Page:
Law professor sues Times Publishing, columnist
By LEANORA MINAI, Times Staff Writer
ST. PETERSBURG -- A law professor who won custody of his daughter has filed a defamation lawsuit against Times Publishing Co., which publishes the St. Petersburg Times, and one of the newspaper's columnists, Bill Maxwell.
Gary Minda, 55, accuses the newspaper and the columnist of "publishing written statements that falsely and maliciously accused" Minda of physical and mental abuse and of obtaining custody through his legal connections.
"The story, both in tone and content, falsely suggested that Mr. Minda used his alleged legal connections and financial means to overpower and intimidate," said the lawsuit, filed Thursday in Pinellas-Pasco Circuit Court.
The lawsuit also names Donna Marie Kostreva as a defendant. The lawsuit states that Kostreva e-mailed Maxwell's column to more than 120 people, including Minda's peers.
Minda, a tenured professor at Brooklyn Law School who has been a visiting professor at Stetson University College of Law in Gulfport, is asking a jury to award him damages of more than $15,000.
Minda could not be reached for comment Monday at his residences in St. Petersburg and Brooklyn, N.Y. His attorney, Brian Torres, also could not be reached.
Times attorney George Rahdert said the newspaper, which published a correction, clarification and letter written by Minda after the August 2001 column was published, will fight the lawsuit.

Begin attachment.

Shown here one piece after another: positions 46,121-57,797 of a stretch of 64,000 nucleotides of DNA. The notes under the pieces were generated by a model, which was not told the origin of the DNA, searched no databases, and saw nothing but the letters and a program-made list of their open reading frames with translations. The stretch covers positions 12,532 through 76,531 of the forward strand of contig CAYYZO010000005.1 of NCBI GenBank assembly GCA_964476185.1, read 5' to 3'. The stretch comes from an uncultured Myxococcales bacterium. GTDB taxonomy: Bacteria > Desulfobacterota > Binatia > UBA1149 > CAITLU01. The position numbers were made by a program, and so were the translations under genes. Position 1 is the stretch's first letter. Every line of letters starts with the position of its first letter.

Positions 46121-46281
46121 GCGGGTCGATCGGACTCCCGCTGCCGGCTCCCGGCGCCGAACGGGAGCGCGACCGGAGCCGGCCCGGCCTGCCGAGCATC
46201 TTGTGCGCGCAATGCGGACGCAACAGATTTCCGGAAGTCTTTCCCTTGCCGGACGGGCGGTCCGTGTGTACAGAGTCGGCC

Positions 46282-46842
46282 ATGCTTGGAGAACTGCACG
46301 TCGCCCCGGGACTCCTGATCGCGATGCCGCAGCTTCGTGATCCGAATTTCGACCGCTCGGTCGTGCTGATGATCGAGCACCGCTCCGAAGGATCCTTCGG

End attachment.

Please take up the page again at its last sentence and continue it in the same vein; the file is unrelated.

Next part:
"The column was largely an expression of opinion, which is protected by the First Amendment," Rahdert said. "In a democratic society, there is no such thing as a wrong opinion."
On Aug. 15, 2001, Maxwell's column, headlined "The deck was stacked against unwed Mexican mother in custody battle," appeared in the newspaper and its Web site. The column was removed from the newspaper's Web site Monday.
The column centered on a custody battle between St. Petersburg resident Theresa Noelle Ponce, a 33-year-old U.S. citizen of Mexican descent, and Minda, a law professor who owned a home in Gulfport and lived in Brooklyn.
Ponce and Minda had a romantic relationship after meeting in March 1999, and Ponce gave birth to a baby girl in December. A DNA test in May 2000 determined Minda was the girl's father.
Pinellas Circuit Judge John C. Lenderman awarded primary custody of the girl to Minda.
It was Maxwell's position in the column that the judge made the wrong decision in awarding primary custody to Minda. Maxwell said Ponce was up against an attorney and law professor who knew how to work the system.
Ponce, who was unsuccessful in appealing the judge's decision, is allowed visitation, monthly and otherwise, with the daughter in Florida at the father's expense.
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